Men with type 2 diabetes can save their lives by walking, and the faster they walk the less likely they are to have a heart attack or stroke, according to new research.
“Previous studies found beneficial effects of physical activity in the general population, but this is one of the few studies on the benefits of physical activity in adults with diabetes,” says lead investigator Mihaela Tanasescu, MD. “That’s significant because diabetes greatly increases risk for cardiovascular disease.”
Tanasescu and her associates from the Harvard School of Public Health studied 2,803 non-disabled diabetic men who were assessed for physical activity every two years between 1986 and 1998 using questionnaires that asked about average time spent per week in activities such as walking, running, lap swimming and tennis.
In the study, diabetic men who were in the third highest of four categories of total physical activity reduced their risk of cardiovascular disease by 36% and their risk of death by 43% compared to those in the lowest level of physical activity. Men in the highest category of walking (equivalent to four hours of brisk walking in a week) reduced their risk of death by 43%. Men who walked at a brisk or very brisk pace had a significantly lower risk of cardiovascular disease as compared to men who walked at a casual pace. Thus, while high amounts of energy expenditure or vigorous exercise may not be required, walking appears to reduce risk when performed regularly and at a fast pace.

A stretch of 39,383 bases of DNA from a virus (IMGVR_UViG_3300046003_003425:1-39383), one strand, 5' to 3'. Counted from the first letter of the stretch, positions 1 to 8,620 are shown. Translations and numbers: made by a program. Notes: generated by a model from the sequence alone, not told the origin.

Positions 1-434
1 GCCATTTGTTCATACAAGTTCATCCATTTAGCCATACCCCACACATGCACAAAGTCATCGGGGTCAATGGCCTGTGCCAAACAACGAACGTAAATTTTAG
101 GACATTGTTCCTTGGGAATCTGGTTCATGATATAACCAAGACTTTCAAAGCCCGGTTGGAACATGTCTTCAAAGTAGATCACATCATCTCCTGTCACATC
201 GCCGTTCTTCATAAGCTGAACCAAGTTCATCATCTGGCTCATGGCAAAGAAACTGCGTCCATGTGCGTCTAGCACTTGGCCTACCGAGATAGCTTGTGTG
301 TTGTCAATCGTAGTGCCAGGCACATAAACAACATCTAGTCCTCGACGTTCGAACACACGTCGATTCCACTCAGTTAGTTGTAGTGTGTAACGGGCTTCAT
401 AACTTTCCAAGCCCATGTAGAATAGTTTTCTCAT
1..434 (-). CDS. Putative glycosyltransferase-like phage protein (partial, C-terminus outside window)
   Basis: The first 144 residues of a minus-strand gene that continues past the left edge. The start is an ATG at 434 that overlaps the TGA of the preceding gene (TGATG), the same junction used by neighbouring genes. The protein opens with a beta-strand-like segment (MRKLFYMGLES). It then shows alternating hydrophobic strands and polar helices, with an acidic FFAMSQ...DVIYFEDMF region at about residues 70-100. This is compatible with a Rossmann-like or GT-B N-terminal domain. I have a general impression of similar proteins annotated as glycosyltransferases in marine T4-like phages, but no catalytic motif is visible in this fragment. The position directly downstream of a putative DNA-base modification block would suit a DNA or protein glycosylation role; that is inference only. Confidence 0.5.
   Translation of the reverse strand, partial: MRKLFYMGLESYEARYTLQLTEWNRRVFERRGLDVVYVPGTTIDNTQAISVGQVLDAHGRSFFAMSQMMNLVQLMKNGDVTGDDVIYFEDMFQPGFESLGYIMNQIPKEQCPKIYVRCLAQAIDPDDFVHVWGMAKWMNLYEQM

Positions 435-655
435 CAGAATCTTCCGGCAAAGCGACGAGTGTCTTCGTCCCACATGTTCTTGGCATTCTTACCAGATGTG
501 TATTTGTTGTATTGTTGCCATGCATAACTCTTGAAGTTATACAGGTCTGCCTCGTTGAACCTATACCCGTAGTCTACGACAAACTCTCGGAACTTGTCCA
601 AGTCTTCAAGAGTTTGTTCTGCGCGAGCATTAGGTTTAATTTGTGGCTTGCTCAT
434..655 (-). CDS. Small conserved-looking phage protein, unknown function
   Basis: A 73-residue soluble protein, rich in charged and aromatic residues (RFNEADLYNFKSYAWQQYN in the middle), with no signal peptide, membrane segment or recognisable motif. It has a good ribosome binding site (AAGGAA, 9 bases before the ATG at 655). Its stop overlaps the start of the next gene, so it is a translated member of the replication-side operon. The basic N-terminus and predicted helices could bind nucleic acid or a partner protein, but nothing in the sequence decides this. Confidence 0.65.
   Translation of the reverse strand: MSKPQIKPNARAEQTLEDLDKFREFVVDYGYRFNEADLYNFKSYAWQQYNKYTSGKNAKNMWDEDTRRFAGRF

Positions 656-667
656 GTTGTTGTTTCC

The benefits of physical activity in this study were significant, but Tanasescu says diabetic patients should consult their physicians before beginning an exercise program. “In a few cases, patients may be advised not to undertake certain types of physical activity,” she says. “But overall, risks associated with exercise are low and benefits are considerable in individuals with type 2 diabetes.”
American Heart Association, Apr 29, 2003